Students were no doubt impressed by both the exquisite architecture and the sublime atmosphere. Walking around the garden, they were able to chat and get to know each other better. From the tranquillity of that place to the vibrancy of Galway: under a very warm sun, on the banks of the river, the students talked and discussed about summer school themes. In fact, besides the striking landscapes and a day of fun, the trip was an opportunity to share different opinions and exchange ideas about different topics. The nationality of the students, coming from the so-called “eastern and western” countries of Europe, has helped them to confront each other with their own personal beliefs, having different perspectives on how Europe can adapt itself to the new neighbourhood policy after the latest enlargement. Living this kind of experience can help to create a sense of group identity, rendering the Summer School more enjoyable as well. The students have appreciated that trip very much: “I very much enjoyed the excursion that was organised by the Jean Monnet Summer School. I had a chance to enjoy wonderful Irish nature and amazing landscape. […] I was very happy that I was be able to visit all these places in Ireland” one participant said.

Ilenia Bertorello


The Irish Social Policy Association (ISPA) will host its annual postgraduate conference at University College Dublin on Friday July 8th 2005. The conference is intended to provide a forum for postgraduate researchers in social policy and related academic fields.

Papers to be presented at this conference will deal with a social policy issue in Ireland or the EU. These papers may evolve from research currently being undertaken, work in progress, or from another social policy topic the researcher is interested in. The conference is happy to facilitate postgraduate researchers at different stages at their research – from those who are in the early stages of a topic to those who are close to completion. Deirdre Kelleher (PhD researcher at the Centre for European Studies) will present a paper entitled The Open Method of Coordination: The Calm After the Storm?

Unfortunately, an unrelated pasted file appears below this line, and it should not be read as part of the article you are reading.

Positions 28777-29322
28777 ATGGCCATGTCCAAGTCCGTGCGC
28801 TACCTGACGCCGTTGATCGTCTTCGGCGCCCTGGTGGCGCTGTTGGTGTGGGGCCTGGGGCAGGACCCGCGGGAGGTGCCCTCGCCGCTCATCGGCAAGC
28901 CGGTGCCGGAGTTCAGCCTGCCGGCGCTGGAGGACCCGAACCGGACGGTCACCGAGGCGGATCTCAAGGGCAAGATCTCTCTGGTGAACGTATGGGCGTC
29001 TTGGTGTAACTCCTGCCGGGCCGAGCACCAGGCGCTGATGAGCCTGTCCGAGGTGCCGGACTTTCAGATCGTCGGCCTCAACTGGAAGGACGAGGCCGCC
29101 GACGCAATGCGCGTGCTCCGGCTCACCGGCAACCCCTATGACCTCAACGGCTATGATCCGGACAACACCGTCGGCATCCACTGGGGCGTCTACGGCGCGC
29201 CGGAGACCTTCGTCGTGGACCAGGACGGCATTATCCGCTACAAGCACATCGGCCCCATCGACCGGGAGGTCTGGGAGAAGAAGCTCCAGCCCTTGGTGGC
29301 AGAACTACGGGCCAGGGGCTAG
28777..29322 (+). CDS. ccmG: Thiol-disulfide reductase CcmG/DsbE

What is ISPA?
The Irish Social Policy Association was founded in 1997. The association was established to provide a forum for the analysis, discussion and development of social policy in Ireland, North and South. The Association endeavours to broaden the debate on social policy by providing a forum for discussion that embraces the views and opinion of a wide range of relevant actors. ISPA brings together professionals and non-professionals with an interest in social policy, academics, policy makers, officials in the civil service and public service bodies, employer and trade union organisations as well as organisations and groups in the not-for-profit sector. Through the Association, discussions and debates have been stimulated on a variety of contemporary social policy issues.